Norine also called for a free and open media - that would be nice but there is also documented evidence that anyone writing against the US occupation can expect a visit from the Americans. I spoke to one young such journalist who ended up being kidnapped, beaten and thrown in a cell in Bagram for 18 hours after revealing out of date US army rations were being sold on the black market in Kabul.

Guess what, the story is true as I found out trolling through the goods on sale at an open air market in Kabul. There indeed were US army rations on sale - and we have Hassan's film to prove it.

The western leaders can either choose to remain in denial and send in more troops while listening to pompous civil servants, politicians and diplomats who say only what they think their masters want to hear, or they can sit down and read the ICOS report and act upon it.

There are solutions to the Afghan crisis and removing the arrogant, ignorant US military is one way - and take out the Brits too because Afghans can no longer distinguish between the two.

Bombard the people with genuine aid and not artillery shells and give the Afghan Government real support instead of aid with conditions attached.

Genuine job creation schemes offering decent money is a good start. And while it might be nice to have career women emerging from the rubble of Kabul, start with the men first. Give them their dignity back by providing real jobs.

Given the choice between starvation or fighting for the Taliban for around $40 dollars a month, I know what decision I would make. Think about it - it's a no brainer.

Yvonne Ridley and Hassan al Banna Ghani's documentary: In Search of Prisoner 650 will be broadcast on Press TV in early 2009.

A Compelling Picture

Children play with shoes owned by famous shoe thrower, President Bush's attacker Iraqi journalist Muntadar al-Zeidi outside his apartment in Baghdad, Iraq, Monday, Dec. 15, 2008. (AP Photo/Hadi Mizban)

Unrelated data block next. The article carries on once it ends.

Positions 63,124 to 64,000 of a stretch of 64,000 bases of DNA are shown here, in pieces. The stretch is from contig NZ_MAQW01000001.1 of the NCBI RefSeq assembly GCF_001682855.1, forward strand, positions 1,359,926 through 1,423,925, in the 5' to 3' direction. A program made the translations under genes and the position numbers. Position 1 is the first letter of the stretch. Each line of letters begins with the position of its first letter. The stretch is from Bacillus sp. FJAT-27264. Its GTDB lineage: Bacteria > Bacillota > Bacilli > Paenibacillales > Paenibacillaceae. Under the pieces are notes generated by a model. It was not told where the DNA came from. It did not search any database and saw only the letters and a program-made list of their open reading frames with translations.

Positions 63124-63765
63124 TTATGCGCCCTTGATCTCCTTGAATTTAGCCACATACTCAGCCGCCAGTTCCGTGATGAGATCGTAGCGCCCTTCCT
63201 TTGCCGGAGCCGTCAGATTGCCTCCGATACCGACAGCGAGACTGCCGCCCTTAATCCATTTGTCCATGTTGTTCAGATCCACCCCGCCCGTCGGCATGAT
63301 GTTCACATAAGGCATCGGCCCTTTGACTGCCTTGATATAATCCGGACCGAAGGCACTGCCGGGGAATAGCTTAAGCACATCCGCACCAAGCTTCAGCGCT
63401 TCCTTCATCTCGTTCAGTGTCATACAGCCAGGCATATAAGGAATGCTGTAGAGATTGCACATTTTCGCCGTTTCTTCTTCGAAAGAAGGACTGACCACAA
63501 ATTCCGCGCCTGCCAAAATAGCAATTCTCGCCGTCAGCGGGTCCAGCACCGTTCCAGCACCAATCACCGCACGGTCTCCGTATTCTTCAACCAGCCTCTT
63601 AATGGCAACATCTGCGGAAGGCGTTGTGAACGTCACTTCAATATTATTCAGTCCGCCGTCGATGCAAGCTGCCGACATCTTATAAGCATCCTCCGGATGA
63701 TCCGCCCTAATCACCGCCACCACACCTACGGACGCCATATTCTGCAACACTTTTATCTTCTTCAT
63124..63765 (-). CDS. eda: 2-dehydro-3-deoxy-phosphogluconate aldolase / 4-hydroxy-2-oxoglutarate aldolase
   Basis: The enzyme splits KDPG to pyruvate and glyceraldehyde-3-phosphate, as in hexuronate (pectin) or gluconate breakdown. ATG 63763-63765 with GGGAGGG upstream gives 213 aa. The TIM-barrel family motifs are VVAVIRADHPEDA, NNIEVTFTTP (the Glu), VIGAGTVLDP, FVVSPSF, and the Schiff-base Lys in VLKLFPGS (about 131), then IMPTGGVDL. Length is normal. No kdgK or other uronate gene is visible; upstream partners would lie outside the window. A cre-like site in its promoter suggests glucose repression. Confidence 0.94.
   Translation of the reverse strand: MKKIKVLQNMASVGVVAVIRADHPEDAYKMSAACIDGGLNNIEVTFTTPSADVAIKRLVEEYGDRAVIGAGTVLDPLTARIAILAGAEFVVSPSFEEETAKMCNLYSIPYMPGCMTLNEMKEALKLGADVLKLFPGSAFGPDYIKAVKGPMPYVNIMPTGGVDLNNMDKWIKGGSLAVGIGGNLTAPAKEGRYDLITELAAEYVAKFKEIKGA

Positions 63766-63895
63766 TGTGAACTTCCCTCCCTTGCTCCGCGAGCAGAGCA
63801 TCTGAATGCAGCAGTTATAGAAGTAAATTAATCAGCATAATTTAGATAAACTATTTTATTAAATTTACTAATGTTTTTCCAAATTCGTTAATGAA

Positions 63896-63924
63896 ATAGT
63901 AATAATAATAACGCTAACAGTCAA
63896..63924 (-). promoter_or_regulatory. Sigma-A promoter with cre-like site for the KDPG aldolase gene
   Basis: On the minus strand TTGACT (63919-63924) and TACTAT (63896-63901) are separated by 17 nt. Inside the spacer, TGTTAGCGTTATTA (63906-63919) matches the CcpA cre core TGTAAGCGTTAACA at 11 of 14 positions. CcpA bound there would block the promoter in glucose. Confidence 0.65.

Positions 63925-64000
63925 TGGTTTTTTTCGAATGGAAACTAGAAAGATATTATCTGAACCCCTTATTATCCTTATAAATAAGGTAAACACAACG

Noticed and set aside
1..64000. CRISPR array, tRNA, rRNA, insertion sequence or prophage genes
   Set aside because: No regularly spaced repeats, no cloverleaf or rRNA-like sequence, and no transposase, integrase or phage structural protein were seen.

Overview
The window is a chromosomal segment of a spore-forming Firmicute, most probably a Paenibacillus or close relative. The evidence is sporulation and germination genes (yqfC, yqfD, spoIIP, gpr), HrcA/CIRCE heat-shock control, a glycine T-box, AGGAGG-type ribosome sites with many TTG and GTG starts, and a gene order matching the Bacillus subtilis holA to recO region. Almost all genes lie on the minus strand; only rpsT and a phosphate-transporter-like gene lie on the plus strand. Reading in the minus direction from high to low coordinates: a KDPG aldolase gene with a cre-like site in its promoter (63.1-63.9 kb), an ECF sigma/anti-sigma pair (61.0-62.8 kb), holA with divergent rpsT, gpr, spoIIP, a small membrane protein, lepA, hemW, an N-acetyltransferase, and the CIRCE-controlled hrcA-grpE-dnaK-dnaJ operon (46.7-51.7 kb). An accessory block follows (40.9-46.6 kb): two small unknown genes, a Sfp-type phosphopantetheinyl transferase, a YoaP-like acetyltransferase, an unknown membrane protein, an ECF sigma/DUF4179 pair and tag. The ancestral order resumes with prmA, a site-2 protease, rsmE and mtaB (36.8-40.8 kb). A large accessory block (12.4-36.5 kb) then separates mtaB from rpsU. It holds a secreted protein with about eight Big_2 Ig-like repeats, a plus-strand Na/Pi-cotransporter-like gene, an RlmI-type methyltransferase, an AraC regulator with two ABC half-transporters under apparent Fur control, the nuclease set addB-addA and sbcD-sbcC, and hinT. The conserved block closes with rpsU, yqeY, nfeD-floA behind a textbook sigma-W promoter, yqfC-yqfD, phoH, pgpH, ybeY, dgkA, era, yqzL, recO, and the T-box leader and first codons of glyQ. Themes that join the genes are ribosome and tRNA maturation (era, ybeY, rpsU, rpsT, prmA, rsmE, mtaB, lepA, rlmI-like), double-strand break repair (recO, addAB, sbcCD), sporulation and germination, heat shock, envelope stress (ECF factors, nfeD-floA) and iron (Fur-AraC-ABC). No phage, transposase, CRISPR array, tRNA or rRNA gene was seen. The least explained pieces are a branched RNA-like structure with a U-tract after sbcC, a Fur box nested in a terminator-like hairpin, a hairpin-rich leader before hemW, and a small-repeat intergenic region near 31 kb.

An Iraqi kid throwing a shoe that actually belong to the world's most famous shoe thrower, journalist Muntadar al-Zeidi. And then there's the little kid who appears to be smelling an al-Zeidi shoe. Again, some photo. How long before some of these shoes wind up on eBay?

Terrorists in Pakistan planning over 20 attacks on Britain, says Gordon Brown

More than twenty serious terrorist plots to stage attacks in Britain are being planned in Pakistan, Gordon Brown said.

By James Kirkup in Islamabad
Last Updated: 10:10AM GMT 15 Dec 2008

The Prime Minister named Pakistan as a haven for terrorists planning attacks in Britain, revealing that around three quarters of the most advanced plots monitored by MI5 are have Pakistani links.

Officials say that the Security Service is aware of around 30 serious plots at any given moment, suggesting that at least 21 of them are tied to Pakistani groups.

On a visit to Islamabad, the Prime Minister delived a blunt demand to President Ali Asif Zardari to improve his goverment's work to prevent al-Qaeda and other groups operating in the lawless area that borders Afghanistan.

"The time has come for action not words," Mr Brown told Mr Zardari.

At a press conference, Mr Brown revealed that he had told Mr Zardari that "three quarters of the most serious plots investigated by the British authorities have links to al-Qaeda in Pakistan".

Many known terrorists including Mohammed Siddique Khan, ringleader of the 7/7 bombings, are known to have trained at al-Qaeda inspired camps in the Pakistani border areas.

In a private meeting Mr Brown told Mr Zardari he must do more to close those camps.

Mr Brown told reporters: "We must break the chain of terrorism that links the mountains of Afghanistan to the streets of Britain."

Mr Brown also announced increased British support for Pakistani counter-terrorism work, including greater support for Pakistani police work on detecting and defusing bombs.

The UK will also fund more scanning equipment at Pakistani airports

British police will also work with their Pakistani counterparts providing help with forensic science and contingency planning for major terrorist incidents.

There will also be a £6 million British fund to help Pakistan counter the radicalization of young Muslims.

The Prime Minister said his aim was to form "the most comprehensive anti-terror programme Britain has with any country".

Mr Brown said: "I want to help Pakistan root out terrorism. It is right that we help Pakistan root out terrorism."

He added: "People know that what can happen in the mountains of Afghanistan and Pakistan can affect directly what happens on the streets of our towns. I want to remove the chain of terror."

Mr Brown also demanded Pakistan do more to stop miliants moving over the border into Afghanistan to attack British troops.

He said: "We have talked about how we can do more to ensure there is more security at the border. It is in all our interests to root out the problem where there are people who practice terror who are moving with ease."